Pioneer Real Estate Magnate, Philanthropist, Simon Konover Passes Away at 93

Pioneer Shopping Center Magnate and Philanthropist Simon Konover passed away on October 20 in Delray Beach, Florida, at the age of 93.

Konover was the founder and patriarch of The Simon Konover Company and Konover South, a diversified, fully integrated real estate empire, based in West Hartford, Connecticut and Deerfield Beach, Florida. The Konover organization achieved national stature, based upon strong ethics and innovation. This family-owned business now spans three generations. The companies, established in 1957, have developed, constructed, owned and operated properties throughout the Midwest and Eastern U.S., stretching from Maine to Florida. The company's extensive portfolio has included shopping centers, hotels, residential communities, office buildings, industrial buildings, mixed use and specialty properties. Over the course of its history the Konover companies have owned and operated 15 million square feet of retail, 20,000 apartment units, 2 million square feet of office space, 4,000 hotel rooms and more.

Konover is also recognized as an exceptional philanthropist, as a pillar of both the national and Hartford Jewish communities, and as one of Connecticut's outstanding civic leaders. His deeds, accomplishments and commitment are legendary. His life was devoted to community, enormous generosity and kind deeds. A complete list of organizations that he was involved in, and honors received, could fill pages and are too numerous to recount here.

A sampling:

Konover is a Junior Achievement Laureate and member of its Business Hall of Fame. He was recognized as Hotelier of the Year by the Connecticut Lodging and Restaurant Associations.

Konover was a trustee of the Doris and Simon Konover Family Foundation. He donated construction management services to Paul Newman's Hole in the Wall Gang Camp for seriously ill children in Ashford, Connecticut, and also initiated the creation of an affiliated camp in Israel.

Konover built campus housing at the University of Hartford, and along with his wife Doris, was instrumental in creating the Konover Campus Center there. They are founding supporters of the Center for Judaic Studies and Contemporary Jewish Life at the University of Connecticut, which among its numerous activities expanded its study of human rights. In addition to endowing that Center's first faculty chair, their other major donations to UCONN include the University Libraries, the Thomas J. Dodd Center, the Kosher Dining Center and UCONN Health Center.

Konover received three honorary doctoral degrees: from UCONN, University of Hartford and Gratz College.

Recognition of Konover's community contributions are countless and include the Prime Minister's New Life Award from the National Committee for Israel Bonds. He received the Distinguished Service Award to the Cause of Good Relations from the National Conference for Community and Justice. He is a founder of the United States Holocaust Memorial Museum in Washington, D.C., and served as President and Campaign Chairman for the Jewish Federation of Greater Hartford, where he was also honored as a Life Director. He received the JFACT Community Builder Award. He is a founding member of Beth El Temple in West Hartford and a major donor to the new Hebrew High School of New England in West Hartford and Hebrew University in Israel.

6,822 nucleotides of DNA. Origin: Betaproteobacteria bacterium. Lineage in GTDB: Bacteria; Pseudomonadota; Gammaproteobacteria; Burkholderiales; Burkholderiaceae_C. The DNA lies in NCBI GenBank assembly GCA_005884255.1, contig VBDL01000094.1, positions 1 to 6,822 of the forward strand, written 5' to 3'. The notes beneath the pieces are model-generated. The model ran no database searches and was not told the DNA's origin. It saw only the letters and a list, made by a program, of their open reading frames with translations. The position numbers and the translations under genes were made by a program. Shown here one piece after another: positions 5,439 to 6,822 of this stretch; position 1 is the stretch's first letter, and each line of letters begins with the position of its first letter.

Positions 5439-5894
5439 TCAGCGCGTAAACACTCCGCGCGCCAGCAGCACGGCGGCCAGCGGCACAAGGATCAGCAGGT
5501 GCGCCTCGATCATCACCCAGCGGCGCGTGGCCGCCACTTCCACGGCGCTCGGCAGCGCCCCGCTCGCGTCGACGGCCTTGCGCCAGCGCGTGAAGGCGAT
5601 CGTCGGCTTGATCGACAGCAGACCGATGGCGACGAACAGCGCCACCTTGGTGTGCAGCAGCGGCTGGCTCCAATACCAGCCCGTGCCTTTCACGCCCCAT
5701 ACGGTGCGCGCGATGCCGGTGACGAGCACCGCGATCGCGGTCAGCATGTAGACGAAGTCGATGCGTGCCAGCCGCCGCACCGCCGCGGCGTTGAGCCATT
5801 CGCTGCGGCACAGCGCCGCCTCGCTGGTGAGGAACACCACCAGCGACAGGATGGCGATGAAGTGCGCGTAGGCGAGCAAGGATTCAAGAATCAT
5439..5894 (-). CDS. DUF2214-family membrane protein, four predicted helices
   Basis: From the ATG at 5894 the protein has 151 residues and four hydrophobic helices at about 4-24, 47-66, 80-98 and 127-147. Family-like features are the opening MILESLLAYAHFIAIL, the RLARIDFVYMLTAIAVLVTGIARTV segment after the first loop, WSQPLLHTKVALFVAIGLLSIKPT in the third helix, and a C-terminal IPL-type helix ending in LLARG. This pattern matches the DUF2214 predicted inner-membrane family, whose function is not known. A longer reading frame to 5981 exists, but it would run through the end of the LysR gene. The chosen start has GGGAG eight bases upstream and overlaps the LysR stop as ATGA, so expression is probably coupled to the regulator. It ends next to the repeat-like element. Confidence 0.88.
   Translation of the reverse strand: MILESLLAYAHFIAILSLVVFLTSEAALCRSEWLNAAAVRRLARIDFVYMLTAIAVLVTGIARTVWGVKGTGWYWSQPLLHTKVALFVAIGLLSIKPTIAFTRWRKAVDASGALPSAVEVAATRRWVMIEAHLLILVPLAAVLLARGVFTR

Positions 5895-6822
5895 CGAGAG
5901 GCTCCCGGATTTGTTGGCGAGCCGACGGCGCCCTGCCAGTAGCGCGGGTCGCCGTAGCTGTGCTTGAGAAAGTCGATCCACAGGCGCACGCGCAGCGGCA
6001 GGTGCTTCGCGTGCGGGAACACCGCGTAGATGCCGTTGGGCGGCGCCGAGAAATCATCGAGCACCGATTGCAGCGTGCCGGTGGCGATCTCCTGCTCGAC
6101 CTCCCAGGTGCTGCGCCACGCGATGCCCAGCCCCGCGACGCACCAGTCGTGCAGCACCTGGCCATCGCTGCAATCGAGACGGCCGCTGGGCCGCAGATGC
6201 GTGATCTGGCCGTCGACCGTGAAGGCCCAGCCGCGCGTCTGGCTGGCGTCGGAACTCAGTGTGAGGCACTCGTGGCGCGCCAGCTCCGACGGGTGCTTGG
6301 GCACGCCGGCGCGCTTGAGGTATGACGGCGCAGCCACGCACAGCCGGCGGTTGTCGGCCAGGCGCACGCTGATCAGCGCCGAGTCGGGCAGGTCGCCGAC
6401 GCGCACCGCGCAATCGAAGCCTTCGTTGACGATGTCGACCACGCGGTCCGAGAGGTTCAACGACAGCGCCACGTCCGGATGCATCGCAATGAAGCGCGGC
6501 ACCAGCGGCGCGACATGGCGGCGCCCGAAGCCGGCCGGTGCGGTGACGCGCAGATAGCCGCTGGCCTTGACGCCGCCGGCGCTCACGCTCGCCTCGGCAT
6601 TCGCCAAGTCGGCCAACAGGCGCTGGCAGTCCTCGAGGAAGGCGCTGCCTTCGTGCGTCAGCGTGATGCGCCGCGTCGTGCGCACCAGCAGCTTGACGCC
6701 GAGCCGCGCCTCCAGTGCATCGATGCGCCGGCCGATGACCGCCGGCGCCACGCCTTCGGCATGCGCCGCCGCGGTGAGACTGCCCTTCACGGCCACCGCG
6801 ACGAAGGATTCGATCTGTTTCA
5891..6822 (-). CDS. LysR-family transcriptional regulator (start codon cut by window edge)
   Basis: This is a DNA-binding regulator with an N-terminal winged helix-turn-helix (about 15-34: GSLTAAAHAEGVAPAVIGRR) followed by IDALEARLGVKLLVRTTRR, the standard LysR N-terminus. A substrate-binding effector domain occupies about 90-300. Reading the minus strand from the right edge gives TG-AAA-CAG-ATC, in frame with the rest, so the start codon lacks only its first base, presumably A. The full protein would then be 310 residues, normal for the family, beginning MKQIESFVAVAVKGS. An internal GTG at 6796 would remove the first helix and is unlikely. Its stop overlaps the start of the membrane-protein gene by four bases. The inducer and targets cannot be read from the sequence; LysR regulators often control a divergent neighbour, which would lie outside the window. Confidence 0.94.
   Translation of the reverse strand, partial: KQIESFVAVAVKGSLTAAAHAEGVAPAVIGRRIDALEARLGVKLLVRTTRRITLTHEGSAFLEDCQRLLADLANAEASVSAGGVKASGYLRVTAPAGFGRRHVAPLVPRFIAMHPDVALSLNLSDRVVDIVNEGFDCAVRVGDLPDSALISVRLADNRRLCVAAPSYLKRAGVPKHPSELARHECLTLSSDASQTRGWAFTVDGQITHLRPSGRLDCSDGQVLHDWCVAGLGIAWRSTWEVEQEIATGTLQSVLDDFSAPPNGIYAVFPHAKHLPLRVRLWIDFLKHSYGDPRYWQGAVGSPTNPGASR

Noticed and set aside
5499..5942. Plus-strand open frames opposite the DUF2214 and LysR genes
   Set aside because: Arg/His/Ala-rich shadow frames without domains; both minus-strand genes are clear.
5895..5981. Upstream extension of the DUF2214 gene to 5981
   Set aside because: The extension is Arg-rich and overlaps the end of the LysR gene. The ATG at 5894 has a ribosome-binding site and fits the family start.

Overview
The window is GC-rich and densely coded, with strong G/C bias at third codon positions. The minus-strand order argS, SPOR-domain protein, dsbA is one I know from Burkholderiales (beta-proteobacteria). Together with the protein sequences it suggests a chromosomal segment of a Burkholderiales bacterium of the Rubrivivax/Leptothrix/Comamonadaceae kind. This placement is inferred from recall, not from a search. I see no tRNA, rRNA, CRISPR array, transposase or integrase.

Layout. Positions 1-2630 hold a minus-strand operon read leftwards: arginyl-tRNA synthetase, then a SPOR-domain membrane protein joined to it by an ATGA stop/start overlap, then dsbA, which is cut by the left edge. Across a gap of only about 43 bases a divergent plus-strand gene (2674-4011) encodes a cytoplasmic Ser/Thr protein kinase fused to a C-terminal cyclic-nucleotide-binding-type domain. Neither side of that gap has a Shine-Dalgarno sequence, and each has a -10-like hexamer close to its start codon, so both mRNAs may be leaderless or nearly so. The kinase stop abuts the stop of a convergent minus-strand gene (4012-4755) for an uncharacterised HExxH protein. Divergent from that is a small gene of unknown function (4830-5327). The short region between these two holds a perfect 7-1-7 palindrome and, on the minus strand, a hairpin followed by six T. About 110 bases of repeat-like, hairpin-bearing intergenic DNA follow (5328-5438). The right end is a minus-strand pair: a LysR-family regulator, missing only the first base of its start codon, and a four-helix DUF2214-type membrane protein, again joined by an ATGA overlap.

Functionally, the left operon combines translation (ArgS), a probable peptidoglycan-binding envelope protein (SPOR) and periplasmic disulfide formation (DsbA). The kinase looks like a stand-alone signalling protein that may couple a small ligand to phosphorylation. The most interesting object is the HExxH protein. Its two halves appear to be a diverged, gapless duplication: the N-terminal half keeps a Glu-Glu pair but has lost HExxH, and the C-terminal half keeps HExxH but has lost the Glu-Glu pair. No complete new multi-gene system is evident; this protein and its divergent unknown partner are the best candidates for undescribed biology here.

Konover was born in the small shtetl of Makow Mazowieki in Poland, one of eight children. At age 16 at the start of World War II in 1939, he was interned in a Nazi labor farm, where he survived unimaginable indignities. He narrowly escaped to Russia, where he was drafted into its army. He endured many hardships as a truck driver delivering supplies to the front line during the Battle of Stalingrad. He was imprisoned for one year in a Siberian hard labor camp until the war's end in 1945. Konover often stated that he "lived minute to minute, not hour to hour." He survived the war with his brother Harold, but lost his parents, five siblings, brothers-in-law, nieces, nephews, extended family members, friends and his entire way of life in the Holocaust. In 1949 he immigrated to the United States, after first living as a refugee in France and Cuba.

Konover fulfilled his desire to live a good, full and meaningful life. He chased and ultimately found his version of the American Dream.

Konover leaves his wife, Doris, of 66 years. He is also survived by daughter and son-in-law Jane and Robert Coppa, his son and daughter-in-law Michael and Vicki Konover, and his son Steven Konover. He also leaves his four grandchildren Karen Coppa (with her husband Eric Kleinman), David Coppa, Kimberle Konover and Gregory Konover (with his wife Elise Konover), as well as three great-grandchildren. Konover’s substantial business interests and legacy live on through The Simon Konover Company and Konover South, under the respective leadership of his daughter, Jane Coppa, CEO, and his grandson, David Coppa, CEO.

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